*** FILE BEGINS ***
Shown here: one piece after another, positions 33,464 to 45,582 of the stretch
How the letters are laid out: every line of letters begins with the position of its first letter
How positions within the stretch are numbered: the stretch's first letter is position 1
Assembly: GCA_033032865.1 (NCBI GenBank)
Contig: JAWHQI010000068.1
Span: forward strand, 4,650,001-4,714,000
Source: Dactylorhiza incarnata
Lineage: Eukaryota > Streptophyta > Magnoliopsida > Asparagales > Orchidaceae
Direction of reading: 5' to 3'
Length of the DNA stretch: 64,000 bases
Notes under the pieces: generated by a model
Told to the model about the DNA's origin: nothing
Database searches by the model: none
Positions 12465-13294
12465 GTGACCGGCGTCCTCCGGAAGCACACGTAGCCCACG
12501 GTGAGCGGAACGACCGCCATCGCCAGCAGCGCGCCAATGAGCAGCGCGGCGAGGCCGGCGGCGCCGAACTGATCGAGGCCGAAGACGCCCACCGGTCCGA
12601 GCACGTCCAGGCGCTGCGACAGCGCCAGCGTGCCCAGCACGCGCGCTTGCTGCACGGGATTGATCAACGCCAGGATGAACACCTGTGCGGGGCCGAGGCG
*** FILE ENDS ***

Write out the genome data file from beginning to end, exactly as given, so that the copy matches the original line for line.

Shown here: one piece after another, positions 33,464 to 45,582 of the stretch
How the letters are laid out: every line of letters begins with the position of its first letter
How positions within the stretch are numbered: the stretch's first letter is position 1
Assembly: GCA_033032865.1 (NCBI GenBank)
Contig: JAWHQI010000068.1
Span: forward strand, 4,650,001-4,714,000
Source: Dactylorhiza incarnata
Lineage: Eukaryota > Streptophyta > Magnoliopsida > Asparagales > Orchidaceae
Direction of reading: 5' to 3'
Length of the DNA stretch: 64,000 bases
Notes under the pieces: generated by a model
Told to the model about the DNA's origin: nothing
Database searches by the model: none
Positions 12465-13294
12465 GTGACCGGCGTCCTCCGGAAGCACACGTAGCCCACG
12501 GTGAGCGGAACGACCGCCATCGCCAGCAGCGCGCCAATGAGCAGCGCGGCGAGGCCGGCGGCGCCGAACTGATCGAGGCCGAAGACGCCCACCGGTCCGA
12601 GCACGTCCAGGCGCTGCGACAGCGCCAGCGTGCCCAGCACGCGCGCTTGCTGCACGGGATTGATCAACGCCAGGATGAACACCTGTGCGGGGCCGAGGCG